You can’t imagine how often LGBT people hear the admonition that their gender identity is something they will get over some day. When they are still in college and are generally believed to be experimenting and enjoying their “slutty time,” they must have it hurled at them practically every day. Yes, many girls can get involved in sexual adventures in their college days, and explore various kinds of sensations, up to dating other girls; it may end up in their realizing that they don’t like it as much as they thought before and start them off dating men. This kind of experience doesn’t make them bisexual, even temporarily – an attempt is just an attempt, the wish to find out what one wants more. It may be all right at college, but less right when they land a job and find themselves with a company they want to make a career in, but where such liaisons are frowned upon. So, while some women knuckle under because they were never serious about it, with others it’s a way of life.
Bisexuality is a thing in itself
Prevalent opinions hold that bi people are those who can’t – or won’t – pin themselves down and define their sexual predilections. But no matter what others say, bisexuality is a phenomenon that exists separately from other kinds of sexuality. It becomes quite clear when we stop looking on sexuality in a black-and-white light: you are either on this side of the fence or on the other side and if not, then you are an in-between person who is supposed to stick to one thing eventually. But that is not the case. There are no hard-and-fast rules one is bound to stick to, there are no choices to be made – you feel like you feel, that’s all. While one kind of people finds only one sex attractive, others recognize attraction in particular people, their gender notwithstanding.
Likewise, the fact that both straight and gay people can temporarily date both sexes trying to decide what they want best is absolutely true; so they believe that it is the case with everyone else, they are just choosing. Not at all, there are people who will remain like this throughout their lives.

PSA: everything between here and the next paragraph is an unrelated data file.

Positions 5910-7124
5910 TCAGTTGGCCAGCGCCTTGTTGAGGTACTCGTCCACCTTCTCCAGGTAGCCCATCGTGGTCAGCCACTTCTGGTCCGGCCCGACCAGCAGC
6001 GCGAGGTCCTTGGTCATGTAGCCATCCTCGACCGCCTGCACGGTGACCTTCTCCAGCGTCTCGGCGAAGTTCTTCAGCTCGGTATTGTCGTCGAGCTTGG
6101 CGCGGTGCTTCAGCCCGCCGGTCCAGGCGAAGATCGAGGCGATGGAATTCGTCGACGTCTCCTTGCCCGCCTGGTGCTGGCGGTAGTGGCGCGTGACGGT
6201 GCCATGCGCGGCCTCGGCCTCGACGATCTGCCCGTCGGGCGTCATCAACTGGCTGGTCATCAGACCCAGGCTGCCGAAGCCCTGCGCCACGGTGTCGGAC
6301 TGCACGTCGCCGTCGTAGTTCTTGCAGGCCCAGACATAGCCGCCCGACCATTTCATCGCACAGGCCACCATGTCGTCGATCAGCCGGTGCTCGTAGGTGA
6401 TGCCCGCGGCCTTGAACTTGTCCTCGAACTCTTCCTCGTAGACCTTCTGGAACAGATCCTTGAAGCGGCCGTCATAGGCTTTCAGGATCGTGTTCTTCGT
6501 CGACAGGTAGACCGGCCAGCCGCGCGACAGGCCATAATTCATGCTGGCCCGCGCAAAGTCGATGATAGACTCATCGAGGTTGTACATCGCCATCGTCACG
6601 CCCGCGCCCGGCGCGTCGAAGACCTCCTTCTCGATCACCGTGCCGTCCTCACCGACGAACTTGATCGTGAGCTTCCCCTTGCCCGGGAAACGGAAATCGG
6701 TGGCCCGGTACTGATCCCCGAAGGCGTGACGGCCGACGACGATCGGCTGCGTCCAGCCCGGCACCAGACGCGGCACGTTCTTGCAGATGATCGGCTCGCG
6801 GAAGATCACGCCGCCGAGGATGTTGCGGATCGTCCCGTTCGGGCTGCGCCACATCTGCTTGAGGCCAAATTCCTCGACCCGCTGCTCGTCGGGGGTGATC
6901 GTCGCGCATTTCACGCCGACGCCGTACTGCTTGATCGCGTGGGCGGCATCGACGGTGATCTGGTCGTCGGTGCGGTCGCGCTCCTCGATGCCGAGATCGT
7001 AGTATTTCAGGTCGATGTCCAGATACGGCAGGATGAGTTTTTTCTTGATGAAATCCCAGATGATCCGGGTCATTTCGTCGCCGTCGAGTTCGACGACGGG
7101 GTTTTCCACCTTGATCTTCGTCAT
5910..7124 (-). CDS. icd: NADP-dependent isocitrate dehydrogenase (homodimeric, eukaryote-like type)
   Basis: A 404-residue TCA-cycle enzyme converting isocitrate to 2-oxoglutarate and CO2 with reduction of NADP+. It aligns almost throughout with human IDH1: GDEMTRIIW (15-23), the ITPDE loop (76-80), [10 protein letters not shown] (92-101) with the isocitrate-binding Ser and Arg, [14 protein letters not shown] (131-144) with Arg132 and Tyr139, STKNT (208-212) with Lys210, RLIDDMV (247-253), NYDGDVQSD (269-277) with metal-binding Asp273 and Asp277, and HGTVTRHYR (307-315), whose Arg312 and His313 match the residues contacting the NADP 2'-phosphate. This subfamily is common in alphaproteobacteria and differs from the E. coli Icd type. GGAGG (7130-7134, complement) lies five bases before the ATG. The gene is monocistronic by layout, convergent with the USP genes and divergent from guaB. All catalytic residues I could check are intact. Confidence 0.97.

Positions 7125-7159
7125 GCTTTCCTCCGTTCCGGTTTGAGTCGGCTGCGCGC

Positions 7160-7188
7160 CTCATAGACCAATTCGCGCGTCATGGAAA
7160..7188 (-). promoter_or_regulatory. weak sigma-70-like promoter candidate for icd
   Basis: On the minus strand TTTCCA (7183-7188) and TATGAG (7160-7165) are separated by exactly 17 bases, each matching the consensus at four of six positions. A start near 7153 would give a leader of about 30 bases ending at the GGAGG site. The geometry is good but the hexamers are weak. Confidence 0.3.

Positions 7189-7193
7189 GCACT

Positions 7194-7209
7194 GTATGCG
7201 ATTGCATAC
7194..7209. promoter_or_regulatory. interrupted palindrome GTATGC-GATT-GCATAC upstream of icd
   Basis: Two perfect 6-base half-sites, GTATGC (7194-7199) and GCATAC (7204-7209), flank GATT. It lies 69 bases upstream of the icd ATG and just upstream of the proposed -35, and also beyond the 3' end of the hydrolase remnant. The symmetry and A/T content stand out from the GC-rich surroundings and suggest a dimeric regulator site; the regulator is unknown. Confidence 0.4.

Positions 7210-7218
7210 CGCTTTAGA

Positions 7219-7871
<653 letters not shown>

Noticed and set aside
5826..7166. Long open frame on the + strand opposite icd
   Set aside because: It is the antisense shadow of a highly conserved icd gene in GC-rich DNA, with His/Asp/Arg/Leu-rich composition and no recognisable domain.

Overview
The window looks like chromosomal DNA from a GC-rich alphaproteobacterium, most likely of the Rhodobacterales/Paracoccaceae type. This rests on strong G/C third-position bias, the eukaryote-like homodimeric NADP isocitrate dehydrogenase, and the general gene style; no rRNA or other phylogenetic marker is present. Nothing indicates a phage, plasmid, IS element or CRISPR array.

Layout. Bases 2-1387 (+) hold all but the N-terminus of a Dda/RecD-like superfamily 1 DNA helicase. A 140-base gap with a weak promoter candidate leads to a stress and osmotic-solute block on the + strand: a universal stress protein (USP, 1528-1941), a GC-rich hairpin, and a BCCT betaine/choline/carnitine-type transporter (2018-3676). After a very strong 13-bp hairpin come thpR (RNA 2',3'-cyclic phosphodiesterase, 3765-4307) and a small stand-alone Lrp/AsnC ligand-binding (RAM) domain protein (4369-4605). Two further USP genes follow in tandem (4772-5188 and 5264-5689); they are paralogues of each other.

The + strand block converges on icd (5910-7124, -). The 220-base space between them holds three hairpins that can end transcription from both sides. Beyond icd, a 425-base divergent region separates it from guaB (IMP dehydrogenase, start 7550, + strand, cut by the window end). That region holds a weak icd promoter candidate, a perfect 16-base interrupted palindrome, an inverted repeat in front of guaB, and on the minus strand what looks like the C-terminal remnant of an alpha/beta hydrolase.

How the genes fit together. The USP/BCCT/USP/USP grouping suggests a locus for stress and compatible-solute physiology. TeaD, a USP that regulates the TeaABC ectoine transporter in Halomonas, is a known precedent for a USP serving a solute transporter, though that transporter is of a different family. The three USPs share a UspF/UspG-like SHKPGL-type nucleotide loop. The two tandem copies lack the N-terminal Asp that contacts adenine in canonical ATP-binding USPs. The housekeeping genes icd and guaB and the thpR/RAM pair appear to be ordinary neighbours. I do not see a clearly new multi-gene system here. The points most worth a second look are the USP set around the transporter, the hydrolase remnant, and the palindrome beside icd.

Bisexuality isn’t an excuse for cheating
Stereotyped thinking says that bisexuality opens the door to cheating – that’s what it may look like from the outside. If you believe it, stop and tell yourself that bis are ordinary people with the same mindset; if they are the cheating kind, they will cheat, and if they’re not, they won’t. There is no evidence that bisexuals are all given to cheating. Those who are attracted to one sex only admit that they often feel insecure in relationship with a bi, for they keep having misgivings that sooner or later their date will be attracted to someone of the opposite sex. Strangely enough, straight men are not afraid that their bisexual girlfriend might go away to another man, nor lesbians have fear lest the girl they love will prefer another woman to them; it is always the opposite sex they are suspicious of. A bisexual person is not the one who has an urge to love both sexes simultaneously; they are not what is termed polyamorous, but a different proposition altogether. Straight men dating straight women and lesbians dating other lesbians run the same risk of being cheated on just like if they were dating a bisexual woman. Cheating and sexuality are not inseparably linked.